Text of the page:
This is an action of replevin brought by Liberty Mutual Insurance Company (Liberty) to recover an automobile towed by order of the Boston police. By its "answer" Market Street Garage & Towing Service, Inc. (Garage) claimed a lien for storage. A District Court judge found that Liberty's automobile had not been stolen (see G. L. c. 266, Section 29A, inserted by St. 1971, c. 119) or been in an accident (see G. L. c. 255, Section 39A, as amended through St. 1968, c. 190). He also found and ruled that the evidence did not warrant a finding that a lien attached under G. L. c. 255, Section 25; that the automobile had been towed and stored "in a legal manner"; that the question of possession was moot; and that Garage had a lien on the automobile for its charges. On report, the Appellate Division found no error and dismissed the report. Liberty appealed to the Supreme Judicial Court, and the case was transferred to this court pursuant to G. L. c. 211A, Section 12. The only issue before us is whether Garage had a lien for its charges on Liberty's vehicle. It agrees that it had no lien at common law (see North End Auto Park, Inc. v. Petringa Trucking Co. Inc. 337 Mass. 618 , 620 ). From the record before us we conclude that no lien attached under G. L. c. 255, Section 25 or Section 39A, or under G. L. c. 266, Section 29A. Garage does not cite any other statute under which such a lien could arise. There is nothing in the record to show that the automobile was ordered to be or was towed pursuant to any rule or regulation adopted under St. 1929, c. 263, Section 2 (as amended through St. 1968, c. 494). The order of the Appellate Division is reversed. The finding for Garage is vacated, and a finding is to be entered for Liberty.
This action of tort for negligence arose out of a collision between the motorcycle ridden by the plaintiffs and the automobile driven by the defendant Gerald R. Osgood (Gerald), in which the defendant Judy B. Shlomberg (Judy) was the only other occupant. The jury returned verdicts for the plaintiffs against both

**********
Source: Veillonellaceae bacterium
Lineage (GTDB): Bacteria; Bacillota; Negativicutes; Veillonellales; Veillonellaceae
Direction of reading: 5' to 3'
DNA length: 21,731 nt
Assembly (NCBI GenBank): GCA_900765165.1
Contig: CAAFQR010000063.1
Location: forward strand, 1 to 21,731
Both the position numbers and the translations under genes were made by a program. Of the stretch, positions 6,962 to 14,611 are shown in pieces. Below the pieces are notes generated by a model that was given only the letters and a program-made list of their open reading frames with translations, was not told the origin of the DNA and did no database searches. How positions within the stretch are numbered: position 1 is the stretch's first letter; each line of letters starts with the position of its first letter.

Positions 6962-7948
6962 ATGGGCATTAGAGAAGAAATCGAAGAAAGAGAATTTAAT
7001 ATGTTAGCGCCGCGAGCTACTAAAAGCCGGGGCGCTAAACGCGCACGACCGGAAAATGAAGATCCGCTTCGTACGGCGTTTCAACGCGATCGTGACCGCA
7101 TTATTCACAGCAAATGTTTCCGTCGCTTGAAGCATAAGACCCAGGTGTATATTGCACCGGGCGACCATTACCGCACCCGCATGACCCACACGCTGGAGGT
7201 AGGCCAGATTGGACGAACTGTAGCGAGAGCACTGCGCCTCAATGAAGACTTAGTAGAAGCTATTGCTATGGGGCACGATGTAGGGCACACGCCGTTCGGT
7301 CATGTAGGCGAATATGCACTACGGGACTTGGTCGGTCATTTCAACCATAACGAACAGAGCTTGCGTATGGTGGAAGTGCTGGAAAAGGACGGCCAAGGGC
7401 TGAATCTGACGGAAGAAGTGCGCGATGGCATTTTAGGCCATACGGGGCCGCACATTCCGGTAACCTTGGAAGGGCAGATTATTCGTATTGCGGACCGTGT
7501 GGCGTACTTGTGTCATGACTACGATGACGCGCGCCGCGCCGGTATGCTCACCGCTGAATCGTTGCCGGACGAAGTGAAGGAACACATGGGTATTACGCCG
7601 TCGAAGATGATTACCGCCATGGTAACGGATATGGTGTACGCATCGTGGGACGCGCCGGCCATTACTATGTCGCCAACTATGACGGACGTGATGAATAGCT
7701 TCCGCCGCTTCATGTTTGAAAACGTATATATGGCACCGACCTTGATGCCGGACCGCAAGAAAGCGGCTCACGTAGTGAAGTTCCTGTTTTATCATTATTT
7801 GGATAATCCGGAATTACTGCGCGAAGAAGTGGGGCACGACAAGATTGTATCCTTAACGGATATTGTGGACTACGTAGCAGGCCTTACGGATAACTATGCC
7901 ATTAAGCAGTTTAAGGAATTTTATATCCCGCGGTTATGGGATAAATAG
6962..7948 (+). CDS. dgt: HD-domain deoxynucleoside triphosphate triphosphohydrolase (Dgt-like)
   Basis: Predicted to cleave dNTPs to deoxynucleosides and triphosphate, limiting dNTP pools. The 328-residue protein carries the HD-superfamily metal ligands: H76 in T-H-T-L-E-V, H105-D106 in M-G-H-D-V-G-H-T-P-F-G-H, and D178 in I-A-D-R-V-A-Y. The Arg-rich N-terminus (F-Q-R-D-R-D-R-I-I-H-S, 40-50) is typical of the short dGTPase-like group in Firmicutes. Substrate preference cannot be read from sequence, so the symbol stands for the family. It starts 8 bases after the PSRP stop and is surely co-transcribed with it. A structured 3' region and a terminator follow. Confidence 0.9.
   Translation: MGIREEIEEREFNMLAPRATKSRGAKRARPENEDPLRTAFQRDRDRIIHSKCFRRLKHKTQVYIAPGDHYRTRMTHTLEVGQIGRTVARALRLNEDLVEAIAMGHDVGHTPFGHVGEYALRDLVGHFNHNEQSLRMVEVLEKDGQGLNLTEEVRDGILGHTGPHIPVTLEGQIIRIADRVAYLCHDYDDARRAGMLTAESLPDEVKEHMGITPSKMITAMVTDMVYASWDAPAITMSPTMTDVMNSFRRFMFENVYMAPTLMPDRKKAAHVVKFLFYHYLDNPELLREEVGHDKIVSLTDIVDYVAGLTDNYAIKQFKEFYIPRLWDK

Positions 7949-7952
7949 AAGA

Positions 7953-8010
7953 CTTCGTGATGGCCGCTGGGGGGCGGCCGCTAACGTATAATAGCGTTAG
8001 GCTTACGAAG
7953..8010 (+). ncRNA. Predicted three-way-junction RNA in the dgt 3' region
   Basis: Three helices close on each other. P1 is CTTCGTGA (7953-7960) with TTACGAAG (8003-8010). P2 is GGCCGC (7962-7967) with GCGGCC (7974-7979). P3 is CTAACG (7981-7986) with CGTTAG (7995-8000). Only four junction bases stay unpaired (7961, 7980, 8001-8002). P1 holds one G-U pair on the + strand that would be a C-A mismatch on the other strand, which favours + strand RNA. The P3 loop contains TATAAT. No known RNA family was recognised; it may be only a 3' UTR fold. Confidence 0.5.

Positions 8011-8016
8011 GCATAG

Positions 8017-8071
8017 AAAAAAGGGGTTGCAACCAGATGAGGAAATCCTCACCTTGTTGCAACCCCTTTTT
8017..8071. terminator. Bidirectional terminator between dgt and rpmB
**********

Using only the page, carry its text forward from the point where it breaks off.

Gerald and Judy. The case is before us on Judy's bill of exceptions, which alleges error in (1) the refusal of the court to direct a verdict for her, and (2) a portion of the judge's charge to the jury. No question is raised as to the propriety of the verdict against Gerald. 1. There was no error in refusing to direct a verdict. Viewing the evidence in its aspect most favorable to the plaintiff (Randolph v. Five Guys From Boston, Inc. 354 Mass. 730 , 731 ), it could have been found that while Judy and Gerald were returning to Connecticut from a trip to Woods Hole in a car owned by her father, Judy, who had been driving, began to feel ill and requested Gerald to drive. Gerald drove and Judy sat in the passenger seat. From this evidence it could have been found that an agency relationship came into existence by virtue of Judy's request that Gerald operate the vehicle. Restatement 2d: Agency, Section 1. Whether an agency relationship exists is ordinarily a question of fact. Stern v. Lieberman, 307 Mass. 77 , 81 (1940). That Judy may not in fact have exercised control over Gerald's operation of the car is not decisive. See Konick v. Berke, Moore Co. Inc. 355 Mass. 463 , 467-468 (1969). Judy's liability as a principal in a situation such as this one is governed by the decisions in Dooley v. Laird, 258 Mass. 517 , 519 (1927); Wheeler v. Darmochwat, 280 Mass. 553 , 556-558 (1932); Pistorio v. Williams Buick, Inc. 341 Mass. 155 , 157-158 (1960); and Bates v. Callahan, 347 Mass. 772 (1964). 2. From our examination of the record it appears that the only exception taken to the charge was to that portion which concerned the possible existence of a principal-agent relationship between Judy and Gerald. Earlier in the charge the judge had carefully outlined the requisites of the agency relationship; no exception was taken to that part of the charge. After objection was made and exception taken, the judge charged further with respect to the possible agency relationship. No further exception was taken. It is well settled that the charge must be examined as a whole, and that isolated fragments of it cannot be examined out of context. Wilson v. Boston Redevelopment Authy. 1 Mass. App. Ct. 870 (1974), and cases cited. Considered as a whole, the charge was adequate. When the portion excepted to is read in context it does not appear that the judge misstated the applicable law.